As the hot summer sun starts to fade and the relief of fall starts to settle in, residents of Hudsonville start preparing their homes and yards for the the upcoming cold weather. For many, that leads to the question of whether they need to cover their outside air conditioner for the winter.
While it may seem like a smart idea, the reality is there are many reasons why you shouldn’t cover your AC unit in the winter. Along with not being something you need to do, covering your outdoor air conditioning equipment can sometimes cause problems.
Here, the specialists at West Michigan Heating & Air Conditioning Services share five reasons why covering your AC doesn’t need to be on your fall to-do list and what you should do instead.
1. Snow won't Hurt Your AC
Outside AC units are supposed to withstand harsh weather conditions like snow in the winter season. These machines are built with sturdy materials and components that can handle the outdoor elements without damage. The coils and fins of the unit are specially developed to resist corrosion, and the housing is crafted to protect the internal parts from moisture and debris.
2. Covered AC Systems may Encourage Mold Growth
One of the reasons you should avoid covering your AC unit in the cold months is because doing so can trap moisture—which is not at all what you want in your outdoor unit. That’s because trapping moisture inside the unit produces the perfect conditions for mold and mildew to thrive.
Mold and mildew not only have a bad odor, but they can also create health risks, especially for individuals with respiratory issues or allergies. Plus, the trapped moisture can corrode the internal components of the AC unit.
Rather than covering the unit, instead provide proper drainage and keep the area around the unit free of debris, allowing for efficient airflow and preventing moisture buildup.
3. Your Covered Air Conditioning Unit Can Attract Animals
You and your family aren’t the only ones who get ready for winter. Animals that live around your home are also searching for a warm, cozy place to live for the winter months. For many creatures, a covered air conditioner is the perfect winter refuge.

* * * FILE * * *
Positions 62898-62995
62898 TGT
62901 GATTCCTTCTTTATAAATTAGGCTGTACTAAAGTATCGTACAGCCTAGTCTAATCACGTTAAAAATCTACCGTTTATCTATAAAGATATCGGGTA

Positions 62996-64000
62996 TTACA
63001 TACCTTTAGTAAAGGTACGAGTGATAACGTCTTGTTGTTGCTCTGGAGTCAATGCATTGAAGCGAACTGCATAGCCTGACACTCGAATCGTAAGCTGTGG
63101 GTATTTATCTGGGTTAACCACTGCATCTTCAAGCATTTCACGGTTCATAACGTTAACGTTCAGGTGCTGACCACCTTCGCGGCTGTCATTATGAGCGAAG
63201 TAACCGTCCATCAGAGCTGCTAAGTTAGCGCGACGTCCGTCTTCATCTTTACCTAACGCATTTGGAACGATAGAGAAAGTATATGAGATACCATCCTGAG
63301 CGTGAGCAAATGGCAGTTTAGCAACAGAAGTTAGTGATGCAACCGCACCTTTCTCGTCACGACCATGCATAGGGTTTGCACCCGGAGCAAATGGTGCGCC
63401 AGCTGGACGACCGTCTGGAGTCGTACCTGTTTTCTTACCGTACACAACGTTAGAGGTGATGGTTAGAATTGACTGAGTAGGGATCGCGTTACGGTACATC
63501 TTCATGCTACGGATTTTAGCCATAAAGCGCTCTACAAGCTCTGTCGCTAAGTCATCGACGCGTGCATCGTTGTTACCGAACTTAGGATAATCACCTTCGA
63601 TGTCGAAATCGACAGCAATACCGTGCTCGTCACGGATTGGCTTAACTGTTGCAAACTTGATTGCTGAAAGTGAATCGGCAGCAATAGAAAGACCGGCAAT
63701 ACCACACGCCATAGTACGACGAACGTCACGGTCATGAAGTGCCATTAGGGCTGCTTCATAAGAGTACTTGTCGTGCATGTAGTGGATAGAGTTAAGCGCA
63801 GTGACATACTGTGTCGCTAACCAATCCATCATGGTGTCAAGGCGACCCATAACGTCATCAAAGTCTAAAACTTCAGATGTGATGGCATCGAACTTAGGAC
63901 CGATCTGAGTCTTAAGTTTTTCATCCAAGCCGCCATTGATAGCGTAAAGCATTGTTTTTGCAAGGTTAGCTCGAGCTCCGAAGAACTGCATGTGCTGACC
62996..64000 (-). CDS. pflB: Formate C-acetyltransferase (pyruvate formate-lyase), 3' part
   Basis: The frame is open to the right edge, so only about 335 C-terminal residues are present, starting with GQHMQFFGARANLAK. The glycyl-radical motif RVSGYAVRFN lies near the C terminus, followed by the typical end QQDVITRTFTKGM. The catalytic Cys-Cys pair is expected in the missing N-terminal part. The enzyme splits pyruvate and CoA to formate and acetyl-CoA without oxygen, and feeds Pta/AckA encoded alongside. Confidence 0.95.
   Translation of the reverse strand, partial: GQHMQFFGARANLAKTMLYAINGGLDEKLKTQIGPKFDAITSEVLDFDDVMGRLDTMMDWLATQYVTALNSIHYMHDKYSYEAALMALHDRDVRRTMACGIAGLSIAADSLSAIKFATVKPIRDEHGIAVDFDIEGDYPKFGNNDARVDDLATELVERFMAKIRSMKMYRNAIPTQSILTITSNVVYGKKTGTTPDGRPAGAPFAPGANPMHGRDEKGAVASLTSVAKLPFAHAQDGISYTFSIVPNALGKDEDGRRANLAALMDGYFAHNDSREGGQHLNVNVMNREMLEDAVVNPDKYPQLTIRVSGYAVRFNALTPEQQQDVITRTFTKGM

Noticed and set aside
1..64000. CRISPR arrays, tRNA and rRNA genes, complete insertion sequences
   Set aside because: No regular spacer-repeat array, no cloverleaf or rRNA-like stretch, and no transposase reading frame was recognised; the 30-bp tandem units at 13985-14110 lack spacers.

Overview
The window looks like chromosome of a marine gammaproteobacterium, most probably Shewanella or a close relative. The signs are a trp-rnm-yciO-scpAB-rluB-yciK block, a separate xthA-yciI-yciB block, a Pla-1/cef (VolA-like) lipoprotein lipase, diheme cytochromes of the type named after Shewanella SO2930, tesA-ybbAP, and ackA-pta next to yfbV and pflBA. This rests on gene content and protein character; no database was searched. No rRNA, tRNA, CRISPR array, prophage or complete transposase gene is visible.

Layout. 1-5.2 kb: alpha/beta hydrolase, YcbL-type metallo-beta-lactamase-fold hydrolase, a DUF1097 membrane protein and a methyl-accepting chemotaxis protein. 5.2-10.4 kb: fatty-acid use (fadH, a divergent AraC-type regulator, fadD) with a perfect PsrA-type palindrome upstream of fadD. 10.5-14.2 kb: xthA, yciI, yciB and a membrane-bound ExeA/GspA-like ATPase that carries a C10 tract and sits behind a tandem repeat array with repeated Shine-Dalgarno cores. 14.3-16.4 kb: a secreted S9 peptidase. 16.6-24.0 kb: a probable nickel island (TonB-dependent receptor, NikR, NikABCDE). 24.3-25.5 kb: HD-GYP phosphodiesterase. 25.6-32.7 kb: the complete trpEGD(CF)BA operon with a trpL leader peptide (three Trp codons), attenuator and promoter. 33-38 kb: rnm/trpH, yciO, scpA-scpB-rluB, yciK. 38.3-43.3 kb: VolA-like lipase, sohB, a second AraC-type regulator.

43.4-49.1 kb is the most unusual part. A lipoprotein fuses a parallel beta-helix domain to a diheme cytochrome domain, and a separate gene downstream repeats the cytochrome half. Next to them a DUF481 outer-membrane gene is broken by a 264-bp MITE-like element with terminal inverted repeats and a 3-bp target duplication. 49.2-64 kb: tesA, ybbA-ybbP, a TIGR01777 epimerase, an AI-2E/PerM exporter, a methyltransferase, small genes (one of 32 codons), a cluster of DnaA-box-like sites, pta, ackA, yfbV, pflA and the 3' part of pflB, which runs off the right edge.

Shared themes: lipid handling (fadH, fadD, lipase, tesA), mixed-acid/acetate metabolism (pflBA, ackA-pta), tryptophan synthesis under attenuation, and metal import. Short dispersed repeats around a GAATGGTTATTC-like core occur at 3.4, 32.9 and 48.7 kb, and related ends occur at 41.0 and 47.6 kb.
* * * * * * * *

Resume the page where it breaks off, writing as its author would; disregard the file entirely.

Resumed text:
Birds, mice, chipmunks and even rats frequently make homes inside covered air conditioners. Animals living in a covered AC unit can cause numerous problems. Rats can chew through wires, insulation and other components, causing damage that may require pricey repairs. Debris animals bring into the AC to make themselves a warm and comfortable home can block airflow and ventilation, limiting the efficiency of the appliance and potentially causing it to overheat. Moreover, animal excrement can result in unsanitary conditions and foul odors.
Leaving your air conditioner uncovered helps discourage wildlife, because an uncovered AC provides less shelter from chilly temperatures than a covered unit. That’s better for your air conditioner—and leaves you with less mess to clean up and things to repair when winter is over.
4. An AC Cover Restricts Airflow
Another reason you shouldn't cover your air conditioner in the winter is because a cover limits airflow through the unit. Proper airflow is vital for the AC system because it helps with heat exchange and enables the unit to cool properly. When airflow is constrained, the system has to work harder to maintain the desired temperature, resulting in greater energy consumption and strain on the components.
In addition, if you run your AC without realizing that the exterior unit is covered or because you simply forgot, it could result in a range of problems. One issue is that the absence of appropriate airflow could cause the compressor to overheat, resulting in its failure or damage. That’s why it is essential to ensure the outdoor unit is always cleared of any obstructions and is not covered to maintain optimal airflow.
5. AC Maintenance Is More Effective Than Covering Your Air Conditioner
The bottom line is, it's much more effective to do a little maintenance for your cooling system than to cover your outdoor AC unit.
There are a number of key maintenance tasks you should prioritize to ensure maximum operation and longevity of your AC unit. First, it’s wise to inspect your outdoor AC unit regularly and remove any debris such as leaves, small branches and dirt to maintain proper airflow. Second, check and clean the coils, fins and filters to make sure you don't see any dirt and dust buildup that would hinder effective heat exchange or airflow.
Regular air conditioning maintenance not only boosts efficiency, but it also helps extend the unit's life span, lowers energy consumption and prevents costly repairs. Rather than using a cover, committing time and effort into routine air conditioning maintenance is a proactive approach that can greatly benefit your entire HVAC system in the long run.